“You were trying to do what?!” Principal Hazeltine shouted. She didn’t have to be so loud; there was only four of us in Mr. Holliday’s hobbit-sized office. Mr. Holliday was the school counselor who mostly handled the upper level students. I mean, he didn’t handle anyone, but he dealt with us. He’d only started dealing with me since a year ago when my urge to crime fight descended off the pages of the comic books I liked the draw and into the real world.
It had been three days since the false alarm shooting, and I had been summoned to Mr. Holiday’s office at the start of first period. When they called my name on the loud speaker, a couple of girls–I’d never bothered to learn their names– in my Government class laughed under their breaths amongst themselves.
So I was sitting in the hard plastic chair with the metal legs that I’d sat in many times before, and Mr. Holliday was sitting across from me with his hand on his desk, playing with a pencil absentmindedly. His wild hair was especially curly today, I noticed, like he had conditioned it in this new way that made it all luscious and bouncy. I wish there had been an opportune moment to compliment him on this.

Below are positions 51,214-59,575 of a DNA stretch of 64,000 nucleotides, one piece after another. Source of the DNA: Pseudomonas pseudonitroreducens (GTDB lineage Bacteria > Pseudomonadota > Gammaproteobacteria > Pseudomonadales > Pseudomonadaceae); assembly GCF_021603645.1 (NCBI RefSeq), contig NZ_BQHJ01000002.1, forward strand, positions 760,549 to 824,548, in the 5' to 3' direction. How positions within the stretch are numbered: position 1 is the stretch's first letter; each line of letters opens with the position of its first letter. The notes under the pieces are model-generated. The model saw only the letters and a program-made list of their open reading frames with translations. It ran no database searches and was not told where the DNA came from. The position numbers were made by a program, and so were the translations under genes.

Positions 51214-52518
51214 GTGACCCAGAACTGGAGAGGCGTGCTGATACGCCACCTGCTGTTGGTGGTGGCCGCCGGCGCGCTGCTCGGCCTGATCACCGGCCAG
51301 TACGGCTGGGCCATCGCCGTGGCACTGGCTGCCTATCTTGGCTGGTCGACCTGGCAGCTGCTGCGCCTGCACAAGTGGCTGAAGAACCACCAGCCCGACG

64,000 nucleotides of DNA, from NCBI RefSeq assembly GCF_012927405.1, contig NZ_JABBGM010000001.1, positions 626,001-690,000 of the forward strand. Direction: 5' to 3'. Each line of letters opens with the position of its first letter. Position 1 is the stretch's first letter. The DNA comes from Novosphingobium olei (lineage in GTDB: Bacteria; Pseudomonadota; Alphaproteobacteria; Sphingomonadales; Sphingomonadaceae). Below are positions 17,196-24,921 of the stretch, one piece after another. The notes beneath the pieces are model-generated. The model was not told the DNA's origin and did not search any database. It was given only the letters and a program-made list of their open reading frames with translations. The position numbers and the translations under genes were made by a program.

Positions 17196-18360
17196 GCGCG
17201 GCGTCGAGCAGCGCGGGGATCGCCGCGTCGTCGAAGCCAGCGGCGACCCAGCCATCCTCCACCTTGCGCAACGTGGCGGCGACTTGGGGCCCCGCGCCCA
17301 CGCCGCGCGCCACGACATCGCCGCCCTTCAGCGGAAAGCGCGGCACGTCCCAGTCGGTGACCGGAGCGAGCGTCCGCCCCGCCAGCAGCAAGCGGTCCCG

“Daniella?” Principal Hazeltine said, her hands on her hips, awaiting my reply.
Mr. Isaac stood beside her, leaning against Mr. Holliday’s cluttered bookshelf that was so stacked with books it looked like it would collapse at any minute.
I looked at Hazeltine, my eyes peaking up at her. It felt like death was calling to me.
“Well?” she said.
I cleared my throat. “I was trying to stop the shooter.”
Mr. Isaac exhaled and all this air came out his body like he had monster-sized lungs.
“How were you expecting to stop a person with a gun?” Hazeltine clenched her fists
I shrugged. “By tackling them when they weren’t looking?” It wasn’t meant to be a question, but that’s how it came out.